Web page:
Often planned gifts provide a very favorable current income, gift, and estate tax benefit while allowing you to time out the contribution to charity in the future. The gifts can be irrevocable (non-changeable) or revocable (where you can change part or all of the gift if you so choose).
The following is a list of the more common strategies that may be part of your estate plan.
Split-Interest Gifts: In general, the split is between a charitable beneficiary and a non-charitable beneficiary. To obtain maximum tax benefits, you must follow the IRS/IRC very specific rules. The following are the major pre-approved split-interest gifts:
Charitable Remainder Trust (CRT). A CRT is a trust that provides a retained income (minimum of 5% per year) to you for life or a number of years not to exceed 20 years. At the end of the income term, the balance passes to your favorite charity (this eliminates your estate tax as the funds go to charity). There is usually a charitable income tax deduction upon funding of this type of trust. Often funded during your life to obtain the charitable income tax deduction or, in the alternative, it can be commenced after your passing pursuant to your Will or Revocable Trust.
Charitable Gift Annuity (CGA). A CGA is very similar to a charitable remainder trust. However, the charity that issues the annuity manages the funds. It also provides the recipient with the income for a period, with the remainder staying with the issuing charity.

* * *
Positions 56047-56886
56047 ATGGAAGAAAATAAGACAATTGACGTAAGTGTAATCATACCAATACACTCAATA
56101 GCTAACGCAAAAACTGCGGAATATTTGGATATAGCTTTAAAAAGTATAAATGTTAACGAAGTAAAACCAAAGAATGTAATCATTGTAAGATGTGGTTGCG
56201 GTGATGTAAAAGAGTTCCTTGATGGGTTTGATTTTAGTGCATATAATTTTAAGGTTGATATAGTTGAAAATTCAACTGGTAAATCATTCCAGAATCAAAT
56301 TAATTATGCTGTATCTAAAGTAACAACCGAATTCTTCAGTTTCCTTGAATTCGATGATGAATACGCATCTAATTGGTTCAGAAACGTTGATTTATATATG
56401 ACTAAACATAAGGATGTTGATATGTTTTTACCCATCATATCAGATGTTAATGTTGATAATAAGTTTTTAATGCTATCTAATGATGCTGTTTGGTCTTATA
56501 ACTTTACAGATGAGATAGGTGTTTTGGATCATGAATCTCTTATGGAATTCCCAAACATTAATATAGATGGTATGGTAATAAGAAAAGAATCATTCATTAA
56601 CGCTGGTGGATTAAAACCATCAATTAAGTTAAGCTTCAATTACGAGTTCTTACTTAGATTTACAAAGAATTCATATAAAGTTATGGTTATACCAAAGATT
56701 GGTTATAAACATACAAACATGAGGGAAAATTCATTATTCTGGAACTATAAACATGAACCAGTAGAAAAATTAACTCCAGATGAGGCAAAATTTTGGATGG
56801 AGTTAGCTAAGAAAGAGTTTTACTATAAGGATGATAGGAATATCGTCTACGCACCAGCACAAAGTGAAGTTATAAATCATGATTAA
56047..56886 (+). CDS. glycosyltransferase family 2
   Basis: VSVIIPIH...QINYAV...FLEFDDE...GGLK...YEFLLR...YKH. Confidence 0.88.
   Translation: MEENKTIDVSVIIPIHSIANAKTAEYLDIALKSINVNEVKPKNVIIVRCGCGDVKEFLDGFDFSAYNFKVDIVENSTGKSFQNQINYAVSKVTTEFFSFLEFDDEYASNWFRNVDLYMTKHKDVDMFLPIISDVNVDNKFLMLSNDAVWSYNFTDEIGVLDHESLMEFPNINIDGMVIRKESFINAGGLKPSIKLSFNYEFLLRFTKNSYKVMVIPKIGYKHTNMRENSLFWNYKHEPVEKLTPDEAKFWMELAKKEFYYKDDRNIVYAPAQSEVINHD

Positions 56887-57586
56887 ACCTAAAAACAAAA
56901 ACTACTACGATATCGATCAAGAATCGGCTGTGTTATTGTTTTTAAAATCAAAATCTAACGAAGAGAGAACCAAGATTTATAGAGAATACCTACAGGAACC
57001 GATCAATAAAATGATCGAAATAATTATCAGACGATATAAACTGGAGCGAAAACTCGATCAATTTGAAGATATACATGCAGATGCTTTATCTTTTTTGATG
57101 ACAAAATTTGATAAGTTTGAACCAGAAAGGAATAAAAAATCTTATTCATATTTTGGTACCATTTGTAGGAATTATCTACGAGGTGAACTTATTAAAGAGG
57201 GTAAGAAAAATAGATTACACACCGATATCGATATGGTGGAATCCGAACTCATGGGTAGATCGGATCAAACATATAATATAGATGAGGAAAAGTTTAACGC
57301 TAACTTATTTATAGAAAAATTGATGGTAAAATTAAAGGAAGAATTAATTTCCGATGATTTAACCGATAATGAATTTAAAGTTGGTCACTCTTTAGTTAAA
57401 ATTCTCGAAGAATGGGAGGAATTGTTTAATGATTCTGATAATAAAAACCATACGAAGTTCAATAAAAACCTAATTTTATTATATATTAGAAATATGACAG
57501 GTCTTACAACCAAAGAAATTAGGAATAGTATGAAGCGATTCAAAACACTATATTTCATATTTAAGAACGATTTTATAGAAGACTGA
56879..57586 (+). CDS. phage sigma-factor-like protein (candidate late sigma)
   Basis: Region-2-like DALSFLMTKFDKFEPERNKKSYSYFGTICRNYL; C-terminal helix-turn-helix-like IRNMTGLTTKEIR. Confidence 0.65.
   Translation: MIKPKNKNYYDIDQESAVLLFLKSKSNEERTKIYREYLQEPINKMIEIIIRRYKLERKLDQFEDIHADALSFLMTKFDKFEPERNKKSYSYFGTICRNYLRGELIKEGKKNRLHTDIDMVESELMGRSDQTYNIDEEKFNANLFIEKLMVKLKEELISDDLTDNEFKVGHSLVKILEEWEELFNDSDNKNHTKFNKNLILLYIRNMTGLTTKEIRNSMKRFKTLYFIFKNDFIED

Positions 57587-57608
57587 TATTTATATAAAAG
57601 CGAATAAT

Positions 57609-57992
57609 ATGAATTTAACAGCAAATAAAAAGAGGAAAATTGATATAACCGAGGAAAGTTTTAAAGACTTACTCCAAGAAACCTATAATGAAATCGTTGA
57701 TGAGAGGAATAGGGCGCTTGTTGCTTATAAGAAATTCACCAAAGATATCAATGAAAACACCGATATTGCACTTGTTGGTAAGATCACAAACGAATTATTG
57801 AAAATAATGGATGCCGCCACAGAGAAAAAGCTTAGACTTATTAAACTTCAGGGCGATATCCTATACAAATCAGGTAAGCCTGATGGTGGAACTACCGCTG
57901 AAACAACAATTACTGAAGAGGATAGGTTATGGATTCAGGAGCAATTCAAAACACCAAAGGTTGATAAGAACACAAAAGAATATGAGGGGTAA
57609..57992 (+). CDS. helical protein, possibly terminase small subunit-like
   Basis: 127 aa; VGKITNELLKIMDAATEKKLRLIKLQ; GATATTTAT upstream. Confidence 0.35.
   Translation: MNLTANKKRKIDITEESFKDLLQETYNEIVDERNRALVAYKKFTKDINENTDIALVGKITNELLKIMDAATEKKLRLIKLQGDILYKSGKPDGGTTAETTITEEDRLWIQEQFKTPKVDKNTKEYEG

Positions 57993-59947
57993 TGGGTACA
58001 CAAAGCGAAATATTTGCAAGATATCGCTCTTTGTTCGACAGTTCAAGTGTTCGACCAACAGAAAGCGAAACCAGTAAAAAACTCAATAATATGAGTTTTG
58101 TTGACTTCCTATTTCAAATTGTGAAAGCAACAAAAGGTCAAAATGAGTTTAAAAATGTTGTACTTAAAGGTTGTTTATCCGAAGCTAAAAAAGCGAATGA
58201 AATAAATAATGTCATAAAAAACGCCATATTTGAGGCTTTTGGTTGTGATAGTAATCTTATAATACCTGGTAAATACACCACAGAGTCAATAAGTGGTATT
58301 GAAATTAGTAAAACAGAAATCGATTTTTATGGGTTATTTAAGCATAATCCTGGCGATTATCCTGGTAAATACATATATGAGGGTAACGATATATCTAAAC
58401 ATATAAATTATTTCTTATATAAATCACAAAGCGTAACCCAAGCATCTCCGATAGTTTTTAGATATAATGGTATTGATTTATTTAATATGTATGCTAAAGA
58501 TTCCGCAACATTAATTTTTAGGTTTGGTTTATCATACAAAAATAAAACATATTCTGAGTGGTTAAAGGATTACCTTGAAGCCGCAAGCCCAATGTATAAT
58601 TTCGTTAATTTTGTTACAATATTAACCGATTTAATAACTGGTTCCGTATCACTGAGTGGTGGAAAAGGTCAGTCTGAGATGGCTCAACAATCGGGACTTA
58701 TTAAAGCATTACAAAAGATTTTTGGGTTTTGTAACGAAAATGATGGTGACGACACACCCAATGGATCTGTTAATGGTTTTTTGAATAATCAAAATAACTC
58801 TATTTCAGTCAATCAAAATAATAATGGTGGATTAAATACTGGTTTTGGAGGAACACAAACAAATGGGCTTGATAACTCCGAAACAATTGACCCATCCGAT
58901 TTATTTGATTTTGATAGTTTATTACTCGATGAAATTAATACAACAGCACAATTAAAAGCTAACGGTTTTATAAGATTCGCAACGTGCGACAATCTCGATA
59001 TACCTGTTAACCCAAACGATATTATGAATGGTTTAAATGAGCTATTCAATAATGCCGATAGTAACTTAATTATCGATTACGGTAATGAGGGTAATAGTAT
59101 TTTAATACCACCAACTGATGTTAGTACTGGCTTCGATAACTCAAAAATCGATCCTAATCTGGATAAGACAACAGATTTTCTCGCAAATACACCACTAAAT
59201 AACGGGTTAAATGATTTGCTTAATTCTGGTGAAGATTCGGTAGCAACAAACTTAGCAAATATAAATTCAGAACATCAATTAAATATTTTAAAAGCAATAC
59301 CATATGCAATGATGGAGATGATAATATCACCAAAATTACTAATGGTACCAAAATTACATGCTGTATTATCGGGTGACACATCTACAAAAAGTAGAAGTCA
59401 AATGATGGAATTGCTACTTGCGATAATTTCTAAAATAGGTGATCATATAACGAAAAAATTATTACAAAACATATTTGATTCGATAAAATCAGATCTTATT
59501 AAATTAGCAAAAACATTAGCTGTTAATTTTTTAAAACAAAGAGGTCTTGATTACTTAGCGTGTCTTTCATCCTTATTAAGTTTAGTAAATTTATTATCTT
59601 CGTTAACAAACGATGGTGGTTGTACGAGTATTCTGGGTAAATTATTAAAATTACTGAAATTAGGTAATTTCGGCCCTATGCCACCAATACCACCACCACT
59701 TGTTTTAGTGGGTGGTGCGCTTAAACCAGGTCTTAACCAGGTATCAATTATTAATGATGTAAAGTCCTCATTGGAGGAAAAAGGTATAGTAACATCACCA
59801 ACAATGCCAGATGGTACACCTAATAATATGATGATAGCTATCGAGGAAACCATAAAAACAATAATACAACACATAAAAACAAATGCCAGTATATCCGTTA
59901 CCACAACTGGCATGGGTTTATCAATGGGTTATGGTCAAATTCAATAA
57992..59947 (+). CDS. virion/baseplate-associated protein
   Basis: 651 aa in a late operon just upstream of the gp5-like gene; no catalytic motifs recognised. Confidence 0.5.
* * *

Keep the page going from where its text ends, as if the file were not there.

Charitable Lead Trust (CLT). Often referred to as an upside-down charitable remainder trust because the lead interest goes to your favorite charity or charities, with the remainder passing to your family (or, in rare cases, back to yourself). The big difference is that this is not a tax-exempt charity; therefore, the custom design of the Charitable Lead Trust is essential to obtain the appropriate tax savings that you wish to receive. Jackie Onassis made the testamentary laddered charitable lead trusts famous. This creativity was not enjoyed by her heirs, who figured a way to circumvent using her plan.
Pooled Income Fund. Infrequently used alternative to a charitable remainder trust. A pooled income fund allows you to pool your charitable donation with others and receive what the fund earns (this lacks customization of the CRT and the CLT).
Outright Gifts with Significant Retained Control: The following charitable gifts do not have a retained or split-interest but, they do provide you, the donor, with some significant control over the management and distributions from the charitable tool: